On my desk is a pile of postcards at least three inches tall, sent to me and my wife from people all over the world. They are inscribed with sentiments evoking a specific sense of place.
For example: I’ve got one of “The Bean” in Chicago’s Millennium Park, a pink-and-purple sunrise over the wetlands of Hillman Marsh in Ontario, and a bald cypress tree at sunset in Louisiana. There are also many colorful landscapes of the mind: Andy Warhol’s silk screened “Four Monkeys,” classic paintings by Matisse and Chagall and Van Gogh, and a lovely gouache happy face by the late designer Alan Fletcher. Others are postcards purchased from art museums and bookstores or discovered in attics or at flea markets—often telling tales of places that no longer exist, whose history is preserved through these yellowing squares of thick paperboard.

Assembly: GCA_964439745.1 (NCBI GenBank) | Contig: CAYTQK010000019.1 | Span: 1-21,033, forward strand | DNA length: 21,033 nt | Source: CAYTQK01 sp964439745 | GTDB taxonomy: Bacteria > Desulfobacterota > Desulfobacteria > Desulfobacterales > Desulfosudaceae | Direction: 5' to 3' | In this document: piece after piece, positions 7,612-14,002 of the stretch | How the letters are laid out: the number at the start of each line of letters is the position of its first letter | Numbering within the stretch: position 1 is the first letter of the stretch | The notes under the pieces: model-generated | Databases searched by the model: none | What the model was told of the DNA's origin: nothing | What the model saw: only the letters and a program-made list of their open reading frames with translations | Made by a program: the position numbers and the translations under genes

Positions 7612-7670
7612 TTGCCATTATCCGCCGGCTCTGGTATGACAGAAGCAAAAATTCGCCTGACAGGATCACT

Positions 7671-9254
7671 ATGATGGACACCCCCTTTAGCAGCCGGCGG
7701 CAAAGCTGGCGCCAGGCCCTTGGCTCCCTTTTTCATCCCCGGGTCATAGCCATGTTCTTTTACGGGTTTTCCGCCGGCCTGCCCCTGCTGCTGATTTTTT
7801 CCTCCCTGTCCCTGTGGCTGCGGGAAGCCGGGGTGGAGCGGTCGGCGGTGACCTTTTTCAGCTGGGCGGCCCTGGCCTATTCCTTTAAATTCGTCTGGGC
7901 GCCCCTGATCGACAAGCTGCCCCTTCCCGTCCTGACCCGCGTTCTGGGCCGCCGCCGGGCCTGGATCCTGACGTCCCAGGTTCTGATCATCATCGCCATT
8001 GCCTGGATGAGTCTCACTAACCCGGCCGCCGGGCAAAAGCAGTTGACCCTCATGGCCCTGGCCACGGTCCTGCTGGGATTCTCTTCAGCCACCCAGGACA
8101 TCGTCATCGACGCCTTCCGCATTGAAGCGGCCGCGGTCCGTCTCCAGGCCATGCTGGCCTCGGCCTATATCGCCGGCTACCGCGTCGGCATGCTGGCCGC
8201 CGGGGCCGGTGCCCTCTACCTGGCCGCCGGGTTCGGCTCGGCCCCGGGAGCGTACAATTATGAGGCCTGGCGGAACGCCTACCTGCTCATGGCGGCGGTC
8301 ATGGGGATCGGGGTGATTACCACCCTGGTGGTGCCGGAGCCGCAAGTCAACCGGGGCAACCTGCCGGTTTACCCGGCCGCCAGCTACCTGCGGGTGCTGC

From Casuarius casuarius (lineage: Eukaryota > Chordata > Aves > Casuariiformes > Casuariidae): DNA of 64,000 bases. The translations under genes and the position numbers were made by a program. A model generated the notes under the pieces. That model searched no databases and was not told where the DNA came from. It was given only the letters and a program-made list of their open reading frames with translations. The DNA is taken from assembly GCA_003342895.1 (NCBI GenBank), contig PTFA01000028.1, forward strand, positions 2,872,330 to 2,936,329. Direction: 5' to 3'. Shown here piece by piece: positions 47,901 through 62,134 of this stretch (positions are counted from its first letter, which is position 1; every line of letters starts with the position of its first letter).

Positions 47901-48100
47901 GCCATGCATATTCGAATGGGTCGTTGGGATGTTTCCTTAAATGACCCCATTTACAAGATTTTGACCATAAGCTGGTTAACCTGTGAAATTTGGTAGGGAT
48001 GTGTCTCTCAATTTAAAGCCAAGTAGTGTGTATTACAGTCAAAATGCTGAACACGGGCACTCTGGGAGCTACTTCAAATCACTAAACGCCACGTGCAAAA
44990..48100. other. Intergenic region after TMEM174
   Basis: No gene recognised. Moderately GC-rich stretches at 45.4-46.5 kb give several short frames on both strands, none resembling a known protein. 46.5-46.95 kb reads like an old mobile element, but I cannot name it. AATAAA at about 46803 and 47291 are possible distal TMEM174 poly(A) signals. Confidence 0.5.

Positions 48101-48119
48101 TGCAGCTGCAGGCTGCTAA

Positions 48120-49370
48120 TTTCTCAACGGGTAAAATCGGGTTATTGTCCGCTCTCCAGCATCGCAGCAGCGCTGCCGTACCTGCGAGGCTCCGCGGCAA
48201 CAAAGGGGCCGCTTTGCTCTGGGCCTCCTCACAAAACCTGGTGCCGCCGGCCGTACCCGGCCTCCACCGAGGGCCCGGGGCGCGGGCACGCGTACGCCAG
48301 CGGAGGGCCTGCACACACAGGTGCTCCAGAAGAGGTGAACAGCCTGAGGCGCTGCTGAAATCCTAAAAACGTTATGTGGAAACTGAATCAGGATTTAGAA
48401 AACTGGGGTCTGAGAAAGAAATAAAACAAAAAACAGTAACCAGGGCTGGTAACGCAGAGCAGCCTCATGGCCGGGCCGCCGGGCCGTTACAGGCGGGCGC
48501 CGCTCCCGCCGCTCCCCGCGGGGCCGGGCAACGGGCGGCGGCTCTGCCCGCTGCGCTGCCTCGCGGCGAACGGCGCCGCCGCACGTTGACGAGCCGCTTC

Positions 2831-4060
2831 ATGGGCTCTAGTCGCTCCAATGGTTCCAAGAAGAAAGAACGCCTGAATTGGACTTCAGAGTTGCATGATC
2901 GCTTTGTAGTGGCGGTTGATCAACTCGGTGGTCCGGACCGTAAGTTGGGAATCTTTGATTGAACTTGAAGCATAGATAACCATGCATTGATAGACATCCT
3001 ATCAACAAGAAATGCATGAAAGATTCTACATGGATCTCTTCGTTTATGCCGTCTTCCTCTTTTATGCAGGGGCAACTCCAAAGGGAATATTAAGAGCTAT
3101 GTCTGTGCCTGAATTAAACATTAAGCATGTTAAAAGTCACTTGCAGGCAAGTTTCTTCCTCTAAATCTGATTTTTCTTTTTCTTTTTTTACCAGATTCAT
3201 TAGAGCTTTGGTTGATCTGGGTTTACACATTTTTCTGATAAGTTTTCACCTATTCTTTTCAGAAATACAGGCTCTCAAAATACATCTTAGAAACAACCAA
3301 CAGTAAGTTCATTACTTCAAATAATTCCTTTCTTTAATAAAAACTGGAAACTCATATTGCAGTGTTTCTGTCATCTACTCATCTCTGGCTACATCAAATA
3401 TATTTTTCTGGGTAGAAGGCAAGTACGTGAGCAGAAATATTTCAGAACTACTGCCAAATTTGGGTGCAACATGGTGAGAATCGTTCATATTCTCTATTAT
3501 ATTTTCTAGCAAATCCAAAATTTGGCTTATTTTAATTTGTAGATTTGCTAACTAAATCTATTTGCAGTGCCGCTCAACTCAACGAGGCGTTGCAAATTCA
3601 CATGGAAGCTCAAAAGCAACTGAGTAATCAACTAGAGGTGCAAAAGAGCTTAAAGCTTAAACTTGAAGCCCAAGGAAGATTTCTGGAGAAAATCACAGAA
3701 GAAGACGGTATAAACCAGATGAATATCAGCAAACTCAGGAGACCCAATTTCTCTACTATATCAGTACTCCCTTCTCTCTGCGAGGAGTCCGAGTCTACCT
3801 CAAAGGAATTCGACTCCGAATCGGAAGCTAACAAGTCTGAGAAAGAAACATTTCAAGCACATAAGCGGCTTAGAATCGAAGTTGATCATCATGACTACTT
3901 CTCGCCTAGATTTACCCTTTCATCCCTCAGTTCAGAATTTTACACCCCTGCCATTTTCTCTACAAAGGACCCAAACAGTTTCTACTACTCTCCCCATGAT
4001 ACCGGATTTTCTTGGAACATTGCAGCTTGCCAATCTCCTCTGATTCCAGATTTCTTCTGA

In the following challenge, you’re going to design your very own postcard, but for someone else’s travel observations. Will they recognize the spirit of the place they’d visited from what you create?
Ask a friend to write a paragraph for you from a vacation destination they returned from recently. Take that paragraph and in 60 minutes design a postcard for it that evokes a sense of place from that destination. Then, when the postcard is complete, send it to your friend with the paragraph written on it.
If you want a further challenge, ask for multiple paragraphs from people that you know, then create an accordion-folded postcard book that links the locations through the overall design.
Want more challenges? The first 24 pages of Creative Workshop: 80 Challenges to Sharpen Your Design Skills are available free on Scribd.